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MIA passengers can now access checkpoint wait times online


Miami International Airport (MIA) today unveiled a new online service designed to help passengers beat checkpoint queues and better manage their journeys through its facilities.

According to the Florida gateway, its passengers now have a personal travel assistant available around the clock, ready to tell them the fastest checkpoint for their flight and how to get there courtesy of the latest flow management technology.

Meet the MIA QueueAnalyzer is available online now for real-time updates on security checkpoint wait times via the airport’s  airport’s mobile app and website.

The system is also being used by the airport to measure and maintain social distancing at the checkpoints – all with the goal of keeping queue lines flowing smoothly.

MIA’s launch of QueueAnalyzer, coupled with SafeDistance technology, is provided by air transport specialist SITA in co-ordination with CrowdVision.

The technology combines historical and real-time data to deliver wait-time predictions. By using the mobile app feature, passengers can compare the wait times of adjacent checkpoints and receive blue-dot navigation from their airport location to the selected checkpoint.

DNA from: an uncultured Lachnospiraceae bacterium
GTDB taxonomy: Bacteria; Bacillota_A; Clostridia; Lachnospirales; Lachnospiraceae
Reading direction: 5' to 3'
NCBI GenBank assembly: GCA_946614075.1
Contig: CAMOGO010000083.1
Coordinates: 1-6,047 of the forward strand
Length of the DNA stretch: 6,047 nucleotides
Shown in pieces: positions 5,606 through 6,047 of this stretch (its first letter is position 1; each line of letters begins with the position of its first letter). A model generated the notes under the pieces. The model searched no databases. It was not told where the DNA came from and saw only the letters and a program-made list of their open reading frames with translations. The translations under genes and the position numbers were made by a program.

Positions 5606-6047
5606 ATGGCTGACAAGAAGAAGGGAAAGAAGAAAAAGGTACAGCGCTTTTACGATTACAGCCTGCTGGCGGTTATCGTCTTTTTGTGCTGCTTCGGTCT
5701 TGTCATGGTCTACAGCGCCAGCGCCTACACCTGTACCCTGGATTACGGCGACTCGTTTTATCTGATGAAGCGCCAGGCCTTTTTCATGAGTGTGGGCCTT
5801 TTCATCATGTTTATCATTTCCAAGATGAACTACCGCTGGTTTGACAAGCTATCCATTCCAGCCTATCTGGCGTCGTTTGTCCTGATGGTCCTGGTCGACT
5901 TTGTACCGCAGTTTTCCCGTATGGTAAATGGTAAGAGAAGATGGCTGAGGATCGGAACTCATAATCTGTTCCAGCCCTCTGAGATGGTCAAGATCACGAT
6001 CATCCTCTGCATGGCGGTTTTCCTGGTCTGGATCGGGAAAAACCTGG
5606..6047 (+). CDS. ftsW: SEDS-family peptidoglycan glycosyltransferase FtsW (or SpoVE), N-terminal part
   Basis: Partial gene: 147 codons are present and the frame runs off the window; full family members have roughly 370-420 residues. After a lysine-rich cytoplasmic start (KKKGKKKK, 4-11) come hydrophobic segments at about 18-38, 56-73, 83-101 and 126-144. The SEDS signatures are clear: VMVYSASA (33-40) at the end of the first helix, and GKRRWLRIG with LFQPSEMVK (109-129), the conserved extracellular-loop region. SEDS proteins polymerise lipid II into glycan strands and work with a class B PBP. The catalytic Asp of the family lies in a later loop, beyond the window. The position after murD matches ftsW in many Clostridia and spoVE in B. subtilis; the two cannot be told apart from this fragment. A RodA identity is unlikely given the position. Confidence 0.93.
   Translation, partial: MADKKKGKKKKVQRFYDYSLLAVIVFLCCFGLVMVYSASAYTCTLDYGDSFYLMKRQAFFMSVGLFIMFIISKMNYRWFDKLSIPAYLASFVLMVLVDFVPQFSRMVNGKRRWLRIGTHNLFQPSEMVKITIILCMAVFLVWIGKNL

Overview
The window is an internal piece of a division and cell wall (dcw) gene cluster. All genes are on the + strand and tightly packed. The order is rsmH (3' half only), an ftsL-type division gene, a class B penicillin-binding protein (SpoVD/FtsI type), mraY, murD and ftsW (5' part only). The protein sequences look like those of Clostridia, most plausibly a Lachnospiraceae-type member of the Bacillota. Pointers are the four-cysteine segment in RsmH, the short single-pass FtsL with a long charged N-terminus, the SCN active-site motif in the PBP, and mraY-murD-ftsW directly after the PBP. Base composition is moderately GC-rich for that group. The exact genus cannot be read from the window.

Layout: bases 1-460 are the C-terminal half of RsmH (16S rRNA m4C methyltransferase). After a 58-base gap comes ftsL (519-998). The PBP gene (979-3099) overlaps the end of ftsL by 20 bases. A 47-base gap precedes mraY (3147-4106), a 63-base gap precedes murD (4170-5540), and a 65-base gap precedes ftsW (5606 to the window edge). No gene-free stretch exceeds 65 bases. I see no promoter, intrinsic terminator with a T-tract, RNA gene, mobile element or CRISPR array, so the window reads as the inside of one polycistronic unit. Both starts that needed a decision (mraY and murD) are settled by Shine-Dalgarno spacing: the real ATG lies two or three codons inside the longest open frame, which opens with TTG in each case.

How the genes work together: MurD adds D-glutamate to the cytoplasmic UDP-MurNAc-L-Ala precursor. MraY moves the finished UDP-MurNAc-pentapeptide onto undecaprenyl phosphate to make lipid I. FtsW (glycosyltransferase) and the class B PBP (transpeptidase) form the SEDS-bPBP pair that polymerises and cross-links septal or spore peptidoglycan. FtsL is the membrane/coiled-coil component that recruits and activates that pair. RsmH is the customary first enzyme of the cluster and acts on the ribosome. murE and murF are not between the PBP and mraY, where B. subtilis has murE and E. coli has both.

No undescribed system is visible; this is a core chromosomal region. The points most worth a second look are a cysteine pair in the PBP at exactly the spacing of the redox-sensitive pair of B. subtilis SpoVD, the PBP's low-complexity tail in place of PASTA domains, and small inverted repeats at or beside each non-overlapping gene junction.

QueueAnalyzer LED monitors at each of MIA’s 11 checkpoints also display the wait time information for passengers in the terminal.

“As more travellers return to flying, we are using tools like the QueueAnalyzer system to help them plan ahead for their journey,” said MIA’s director and CEO, Lester Sola.

“Putting our checkpoint wait times in the palm of their hands via their mobile devices enables travellers to better estimate how much time they will need at MIA, and to feel more prepared for their airport experience.”

MIA is one of the first US airports to upgrade the QueueAnalyzer system to measure social distancing. The service uses 3D LiDAR laser beam technology to provide MIA with hourly summaries of trailing data for each of its security checkpoints, with a score based on both the average distance between people in line and for how long that distance was maintained.

Based on the data, appropriate airport staff can be deployed to the checkpoints as necessary, so that wait times are kept to a minimum.

“We understand that airports have to adapt quickly to help passengers comfortably navigate the new travel and health requirements while the industry has to achieve far more with far less,” says Diana Einterz, president of SITA Americas.

“Leveraging our existing passenger flow management, we are able to help MIA quickly adapt to the new reality while improving the passenger experience.”

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